The main objective of interest rate risk management is to reduce the total funding cost to the Company and to alter the interest rate exposure to the desired risk profile. Dow uses interest rate swaps, "swaptions," and exchange-traded instruments to accomplish this objective. The Company's primary exposure is to the U.S. dollar yield curve.

        Inherent in Dow's business is exposure to price changes for several commodities. Some exposures can be hedged effectively through liquid tradable financial instruments. Cracker feedstocks and natural gas constitute the main commodity exposures. Over-the-counter and exchange traded instruments are used to hedge these risks when feasible.

        Dow has a portfolio of equity securities derived from its acquisition and divestiture activity. This exposure is managed in a manner consistent with the Company's market risk policies and procedures.

        Dow uses value at risk ("VAR"), stress testing and scenario analysis for risk measurement and control purposes. VAR estimates the potential gain or loss in fair market values, given a certain move in prices over a certain period of time, using specified confidence levels. On an ongoing basis, the Company estimates the maximum gain or loss that could arise in one day, given a two-standard-deviation move in the respective price levels. These amounts are relatively insignificant in comparison to the size of the equity of the Company. The VAR methodology used by Dow is based primarily on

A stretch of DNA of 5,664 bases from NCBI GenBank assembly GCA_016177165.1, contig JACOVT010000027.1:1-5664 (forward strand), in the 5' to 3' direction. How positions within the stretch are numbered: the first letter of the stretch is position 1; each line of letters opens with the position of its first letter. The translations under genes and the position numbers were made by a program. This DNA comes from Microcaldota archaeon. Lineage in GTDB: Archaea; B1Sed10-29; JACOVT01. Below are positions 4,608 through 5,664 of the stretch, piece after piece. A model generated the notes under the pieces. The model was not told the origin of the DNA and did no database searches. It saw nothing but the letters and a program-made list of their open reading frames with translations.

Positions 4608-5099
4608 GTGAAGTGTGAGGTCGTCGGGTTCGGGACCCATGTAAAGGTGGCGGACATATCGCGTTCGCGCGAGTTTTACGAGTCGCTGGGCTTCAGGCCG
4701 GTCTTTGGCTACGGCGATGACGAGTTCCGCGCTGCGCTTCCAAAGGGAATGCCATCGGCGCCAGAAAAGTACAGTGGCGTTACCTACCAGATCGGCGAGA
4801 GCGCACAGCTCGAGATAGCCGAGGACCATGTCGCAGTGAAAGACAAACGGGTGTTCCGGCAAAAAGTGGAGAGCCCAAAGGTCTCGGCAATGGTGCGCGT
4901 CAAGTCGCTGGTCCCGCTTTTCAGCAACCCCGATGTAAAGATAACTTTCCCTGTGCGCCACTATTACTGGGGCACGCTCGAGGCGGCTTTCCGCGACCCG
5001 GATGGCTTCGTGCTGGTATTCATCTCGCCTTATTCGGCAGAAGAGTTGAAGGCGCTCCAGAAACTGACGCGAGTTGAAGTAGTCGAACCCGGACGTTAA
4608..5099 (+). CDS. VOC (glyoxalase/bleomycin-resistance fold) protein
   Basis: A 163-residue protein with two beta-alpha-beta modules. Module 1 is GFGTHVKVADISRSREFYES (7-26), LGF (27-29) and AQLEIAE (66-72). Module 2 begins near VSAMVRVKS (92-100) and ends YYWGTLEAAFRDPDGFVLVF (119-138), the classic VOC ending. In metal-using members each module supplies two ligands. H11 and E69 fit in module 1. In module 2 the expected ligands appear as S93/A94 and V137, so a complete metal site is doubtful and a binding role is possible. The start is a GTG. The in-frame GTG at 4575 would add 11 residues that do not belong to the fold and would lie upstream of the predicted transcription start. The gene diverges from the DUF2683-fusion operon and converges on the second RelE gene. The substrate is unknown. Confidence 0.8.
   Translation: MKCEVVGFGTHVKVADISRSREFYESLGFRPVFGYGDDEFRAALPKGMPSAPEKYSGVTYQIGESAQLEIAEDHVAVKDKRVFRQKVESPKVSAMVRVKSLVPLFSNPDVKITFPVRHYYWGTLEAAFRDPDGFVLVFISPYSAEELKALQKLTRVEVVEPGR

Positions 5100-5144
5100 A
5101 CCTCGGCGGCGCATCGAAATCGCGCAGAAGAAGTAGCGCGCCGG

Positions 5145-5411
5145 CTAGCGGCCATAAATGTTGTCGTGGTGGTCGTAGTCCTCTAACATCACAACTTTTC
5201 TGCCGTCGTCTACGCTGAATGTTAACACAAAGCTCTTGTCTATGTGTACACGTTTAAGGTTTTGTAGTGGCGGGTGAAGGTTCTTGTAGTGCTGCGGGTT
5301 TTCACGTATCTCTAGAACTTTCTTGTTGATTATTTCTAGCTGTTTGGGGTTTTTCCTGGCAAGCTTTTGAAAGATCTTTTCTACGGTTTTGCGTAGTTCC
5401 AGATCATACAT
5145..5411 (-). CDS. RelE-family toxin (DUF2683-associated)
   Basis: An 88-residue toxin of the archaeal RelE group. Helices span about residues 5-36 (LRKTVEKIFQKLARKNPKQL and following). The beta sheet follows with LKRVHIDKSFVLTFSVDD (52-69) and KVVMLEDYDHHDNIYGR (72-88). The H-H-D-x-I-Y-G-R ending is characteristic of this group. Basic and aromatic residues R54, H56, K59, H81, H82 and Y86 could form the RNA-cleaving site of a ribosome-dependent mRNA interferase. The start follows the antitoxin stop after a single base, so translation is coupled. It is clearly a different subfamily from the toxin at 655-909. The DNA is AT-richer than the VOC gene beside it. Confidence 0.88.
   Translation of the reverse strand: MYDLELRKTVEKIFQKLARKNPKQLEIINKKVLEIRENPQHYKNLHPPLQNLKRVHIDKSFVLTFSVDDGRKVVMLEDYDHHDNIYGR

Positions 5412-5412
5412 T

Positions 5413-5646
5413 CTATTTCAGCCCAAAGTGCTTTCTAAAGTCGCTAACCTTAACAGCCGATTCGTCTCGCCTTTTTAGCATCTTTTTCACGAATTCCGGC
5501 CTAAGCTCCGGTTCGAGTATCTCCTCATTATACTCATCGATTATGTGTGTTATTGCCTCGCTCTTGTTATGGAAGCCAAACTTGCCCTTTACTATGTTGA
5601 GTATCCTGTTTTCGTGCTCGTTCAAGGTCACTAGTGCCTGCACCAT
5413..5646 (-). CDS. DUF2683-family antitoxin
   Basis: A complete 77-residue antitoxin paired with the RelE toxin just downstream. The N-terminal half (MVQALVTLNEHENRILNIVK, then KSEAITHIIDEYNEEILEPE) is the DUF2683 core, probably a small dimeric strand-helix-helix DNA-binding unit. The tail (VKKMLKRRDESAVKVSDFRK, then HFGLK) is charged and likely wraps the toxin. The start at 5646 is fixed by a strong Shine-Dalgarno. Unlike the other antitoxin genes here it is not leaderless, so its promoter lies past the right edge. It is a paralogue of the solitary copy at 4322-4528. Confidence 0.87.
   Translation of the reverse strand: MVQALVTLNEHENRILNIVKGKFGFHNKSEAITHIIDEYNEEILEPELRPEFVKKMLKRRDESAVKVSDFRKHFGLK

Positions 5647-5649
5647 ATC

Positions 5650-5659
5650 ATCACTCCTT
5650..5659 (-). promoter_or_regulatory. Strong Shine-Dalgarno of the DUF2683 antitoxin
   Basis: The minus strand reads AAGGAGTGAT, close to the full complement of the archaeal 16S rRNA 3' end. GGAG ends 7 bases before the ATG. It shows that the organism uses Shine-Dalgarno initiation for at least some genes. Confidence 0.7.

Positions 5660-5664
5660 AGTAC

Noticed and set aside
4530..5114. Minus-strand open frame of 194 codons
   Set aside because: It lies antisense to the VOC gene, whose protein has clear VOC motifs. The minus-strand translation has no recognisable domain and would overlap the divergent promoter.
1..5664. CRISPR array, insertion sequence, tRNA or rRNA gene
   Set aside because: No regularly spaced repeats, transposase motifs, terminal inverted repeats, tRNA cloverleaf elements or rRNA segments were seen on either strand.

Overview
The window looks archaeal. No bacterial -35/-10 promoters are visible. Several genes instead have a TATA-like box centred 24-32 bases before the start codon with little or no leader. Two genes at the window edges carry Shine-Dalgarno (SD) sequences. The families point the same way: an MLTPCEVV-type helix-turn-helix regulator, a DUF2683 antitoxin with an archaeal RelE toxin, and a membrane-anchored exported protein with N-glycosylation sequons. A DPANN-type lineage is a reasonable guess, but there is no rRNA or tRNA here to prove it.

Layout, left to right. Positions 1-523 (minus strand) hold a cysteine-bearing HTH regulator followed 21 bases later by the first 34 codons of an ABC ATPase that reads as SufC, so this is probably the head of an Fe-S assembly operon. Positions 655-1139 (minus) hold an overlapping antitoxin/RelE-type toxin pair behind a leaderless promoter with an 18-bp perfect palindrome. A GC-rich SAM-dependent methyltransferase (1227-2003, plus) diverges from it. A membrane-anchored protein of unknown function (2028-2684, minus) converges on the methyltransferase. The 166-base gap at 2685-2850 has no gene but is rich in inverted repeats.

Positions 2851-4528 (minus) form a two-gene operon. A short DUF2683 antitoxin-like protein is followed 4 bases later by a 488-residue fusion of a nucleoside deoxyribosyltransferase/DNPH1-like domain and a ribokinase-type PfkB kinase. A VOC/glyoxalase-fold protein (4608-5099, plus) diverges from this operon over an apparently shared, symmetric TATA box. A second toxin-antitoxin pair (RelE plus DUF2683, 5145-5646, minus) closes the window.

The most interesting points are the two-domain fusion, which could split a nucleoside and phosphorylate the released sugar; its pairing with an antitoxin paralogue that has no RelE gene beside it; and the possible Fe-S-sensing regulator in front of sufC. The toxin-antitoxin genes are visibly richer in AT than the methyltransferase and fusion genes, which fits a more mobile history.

37



the variance/covariance statistical model. The year-end VAR and average quarterly VAR for the aggregate of non-trading and trading positions for 2002 and 2001 are shown below:

 
 
2002

 
2001

Total Daily VAR at December 31*
In millions

  Year-end
  Average
  Year-end
  Average
Foreign exchange   $ 7   $ 10   $ 21   $ 17
Interest rate     94     83     106     70
Equity exposures, net of hedges     3     4     7     9
Commodities     17     11     4     5

*
Using a 95 percent confidence level

        Management believes there have been no material changes in market risk or in risk management policies since December 31, 2002.

38



The Dow Chemical Company and Subsidiaries
Item 4. Controls and Procedures